The solar industry is growing fast, partly because costs of installation are falling across the nation with each new investment.

Another home or business goes solar in the United States every 2.5 minutes. Since 2010 alone, prices have fallen by 46 percent.

That rapid growth is being felt here in Maine, where 3.5 megawatts of solar capacity were installed in Maine in 2014, a 43 percent increase over a single year.

Even sunnier news: Solar energy is poised to play a major role in Maine’s transition to a cleaner future. That’s exactly why we need the Clean Power Plan, which was released last month by the Environmental Protection Agency.

The plan is the biggest step on climate change the country has ever taken. These new standards will cut carbon pollution from dirty coal, gas and oil power plants by 30 percent by the year 2030. The plan allows flexibility for states to cut emissions how they choose, but rewards states that choose to invest in renewables.

“Solar works in all 50 states, has zero carbon emissions, creates more jobs per megawatt than any other technology and can be deployed cost-effectively and quickly — all while improving grid reliability,” said Rhone Resch, president and CEO of the Solar Energy Industries Association, a national trade group, after release of the Clean Power Plan.

The Clean Power Plan builds on the momentum that Maine’s businesses, communities and individuals already have built through their investments in solar.

On Earth Day this past April, the sun shone on Maine’s first community solar farm in South Paris. Community solar farms offer more Mainers the opportunity to get in on the solar boom while saving on their electricity bills. Community solar farms reach the 85 percent of customers who aren’t able to invest in solar because their properties are unsuitable. On Aug. 12, another community solar farm opened in Edgecomb.

As we rely less and less on polluting coal and gas plants, Mainers have the opportunity to become energy independent through investing in solar. The No. 1 obstacle is the will of decision-makers.

Behind California, Massachusetts employs the second-most workers in the solar industry. Maine is ranked 43rd, with just more than 400 jobs at 43 companies. The reason for the discrepancy between Maine and Massachusetts lies with the fact that Maine is the only state in New England without a solar development policy.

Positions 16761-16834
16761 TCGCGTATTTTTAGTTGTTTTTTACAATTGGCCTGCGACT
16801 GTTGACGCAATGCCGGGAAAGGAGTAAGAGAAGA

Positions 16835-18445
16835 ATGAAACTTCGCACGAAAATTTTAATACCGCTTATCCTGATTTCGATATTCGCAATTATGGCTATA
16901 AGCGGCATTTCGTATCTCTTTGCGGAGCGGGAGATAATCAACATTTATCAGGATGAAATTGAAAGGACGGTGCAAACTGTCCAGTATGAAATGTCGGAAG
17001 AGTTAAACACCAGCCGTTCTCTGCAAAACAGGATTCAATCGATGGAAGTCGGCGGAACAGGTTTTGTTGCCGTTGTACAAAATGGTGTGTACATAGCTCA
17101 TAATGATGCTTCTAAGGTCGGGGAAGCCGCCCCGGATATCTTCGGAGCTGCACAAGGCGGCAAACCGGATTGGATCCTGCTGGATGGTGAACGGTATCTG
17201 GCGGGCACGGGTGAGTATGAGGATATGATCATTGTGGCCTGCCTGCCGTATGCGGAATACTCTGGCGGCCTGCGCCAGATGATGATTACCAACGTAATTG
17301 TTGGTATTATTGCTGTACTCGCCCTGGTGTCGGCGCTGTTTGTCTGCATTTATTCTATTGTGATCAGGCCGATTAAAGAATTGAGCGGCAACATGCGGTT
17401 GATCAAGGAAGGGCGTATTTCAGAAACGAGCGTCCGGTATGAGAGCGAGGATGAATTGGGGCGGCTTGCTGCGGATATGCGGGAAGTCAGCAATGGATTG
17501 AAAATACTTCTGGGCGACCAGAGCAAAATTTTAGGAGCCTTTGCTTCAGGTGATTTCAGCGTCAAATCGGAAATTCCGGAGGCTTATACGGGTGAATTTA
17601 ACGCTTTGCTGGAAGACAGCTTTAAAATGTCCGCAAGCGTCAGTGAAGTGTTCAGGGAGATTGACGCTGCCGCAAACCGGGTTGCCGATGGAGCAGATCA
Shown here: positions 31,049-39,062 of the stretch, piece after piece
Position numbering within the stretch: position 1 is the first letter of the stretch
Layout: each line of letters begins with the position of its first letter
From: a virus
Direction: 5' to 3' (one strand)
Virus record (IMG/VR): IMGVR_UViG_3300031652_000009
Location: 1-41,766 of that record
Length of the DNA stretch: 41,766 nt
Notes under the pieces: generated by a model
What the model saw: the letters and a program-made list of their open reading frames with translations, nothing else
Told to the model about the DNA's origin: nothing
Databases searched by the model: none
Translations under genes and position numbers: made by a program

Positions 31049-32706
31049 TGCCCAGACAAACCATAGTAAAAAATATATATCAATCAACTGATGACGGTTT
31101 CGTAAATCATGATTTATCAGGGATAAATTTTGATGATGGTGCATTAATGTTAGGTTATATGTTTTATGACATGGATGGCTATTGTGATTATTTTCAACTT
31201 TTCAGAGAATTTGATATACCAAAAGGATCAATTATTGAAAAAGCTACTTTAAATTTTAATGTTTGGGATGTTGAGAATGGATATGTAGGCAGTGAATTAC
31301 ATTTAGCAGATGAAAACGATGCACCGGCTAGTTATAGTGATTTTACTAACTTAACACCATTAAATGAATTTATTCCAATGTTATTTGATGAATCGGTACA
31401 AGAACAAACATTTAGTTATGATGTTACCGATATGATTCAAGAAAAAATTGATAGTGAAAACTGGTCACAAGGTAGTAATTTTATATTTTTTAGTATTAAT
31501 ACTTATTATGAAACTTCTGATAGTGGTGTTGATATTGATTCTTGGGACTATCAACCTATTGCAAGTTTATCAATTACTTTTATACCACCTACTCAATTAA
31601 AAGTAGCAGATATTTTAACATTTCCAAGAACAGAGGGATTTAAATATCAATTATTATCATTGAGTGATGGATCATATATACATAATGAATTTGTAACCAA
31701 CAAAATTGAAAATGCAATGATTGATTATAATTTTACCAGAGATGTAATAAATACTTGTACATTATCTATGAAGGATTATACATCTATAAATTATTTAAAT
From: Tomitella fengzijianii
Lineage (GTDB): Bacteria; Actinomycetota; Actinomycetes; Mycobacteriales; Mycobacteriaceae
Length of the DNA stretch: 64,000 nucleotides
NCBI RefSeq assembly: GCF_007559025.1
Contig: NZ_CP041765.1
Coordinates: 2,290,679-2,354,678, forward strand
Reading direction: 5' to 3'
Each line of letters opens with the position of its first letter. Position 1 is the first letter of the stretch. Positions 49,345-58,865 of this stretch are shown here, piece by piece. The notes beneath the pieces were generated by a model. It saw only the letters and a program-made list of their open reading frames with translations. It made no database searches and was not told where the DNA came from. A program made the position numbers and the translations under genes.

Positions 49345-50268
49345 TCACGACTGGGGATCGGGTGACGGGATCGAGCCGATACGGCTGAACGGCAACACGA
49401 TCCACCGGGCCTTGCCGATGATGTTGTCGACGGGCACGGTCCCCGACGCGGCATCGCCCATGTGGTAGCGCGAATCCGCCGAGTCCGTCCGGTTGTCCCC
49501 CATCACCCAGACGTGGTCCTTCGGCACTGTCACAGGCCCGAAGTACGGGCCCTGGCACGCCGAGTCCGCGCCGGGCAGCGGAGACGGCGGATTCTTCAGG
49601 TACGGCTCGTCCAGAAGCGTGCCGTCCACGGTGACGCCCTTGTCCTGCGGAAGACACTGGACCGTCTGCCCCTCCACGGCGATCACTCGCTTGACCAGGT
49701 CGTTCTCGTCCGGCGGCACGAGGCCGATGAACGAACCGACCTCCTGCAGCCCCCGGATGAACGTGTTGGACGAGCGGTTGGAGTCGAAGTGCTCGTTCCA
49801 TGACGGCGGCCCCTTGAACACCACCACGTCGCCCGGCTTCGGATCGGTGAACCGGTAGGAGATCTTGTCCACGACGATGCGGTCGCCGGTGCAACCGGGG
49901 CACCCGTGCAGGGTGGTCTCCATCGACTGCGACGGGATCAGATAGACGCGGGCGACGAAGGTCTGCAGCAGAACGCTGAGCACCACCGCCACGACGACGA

At the same time, federal tax credits for solar investments are scheduled to expire by the end of 2016. Potential projects would be left in flux as costs will rise if the credits are allowed to expire.

That’s why Maine Solar Solutions has joined more than 670 installers, manufacturers and others in the industry — including 12 businesses from Maine — on a letter last month to the White House, endorsing the Clean Power Plan and calling for solar energy to play a strong role in its rollout.

The Clean Power Plan, which includes solar incentives, is a huge step forward. Its Clean Energy Incentive Program will reward states that choose to cut their emissions by investing in solar.

Furthermore, credits will be awarded to projects that generate renewable energy in 2020 and 2021, and begin construction after a state submits their implementation plan. These incentives will drive quicker investment in solar, with the goal of making clean energy affordable for all Mainers.

Maine has proven that it’s up to the challenge to create a cleaner energy future. Since joining the Regional Greenhouse Gas Initiative in 2009, the regional cap-and-trade program has cut Maine’s emissions while saving Mainers on their electricity bills. According to “States of Progress,” a recent report by the Union of Concerned Scientists, an environmental advocacy group, Maine is on track to surpass its 2030 pollution reduction targets because of its participation in RGGI.

Maine’s government can and should do more to support one of the state’s most promising industries, for the future of our economy and environment. We can’t afford to let tax credits expire in 2016. We can’t afford the Gulf of Maine’s rapid warming.

Simply put: Maine can’t continue business as usual. The Clean Power Plan is the beginning of a more sustainable economic and environmental future.

As big polluters and their allies ramp up their opposition in Congress to the Clean Power Plan, it’s vital that Mainers stand for a clean energy future. We hope that Sen. Susan Collins — a key vote in the Senate — will stand with Mainers for the sake of our environment, sustainable industries and future generations.

Sam Zuckerman is owner of Maine Solar Solutions, a Portland-based solar energy equipment supplier. Mike Curran is a campaign organizer for Environment Maine, also in Portland.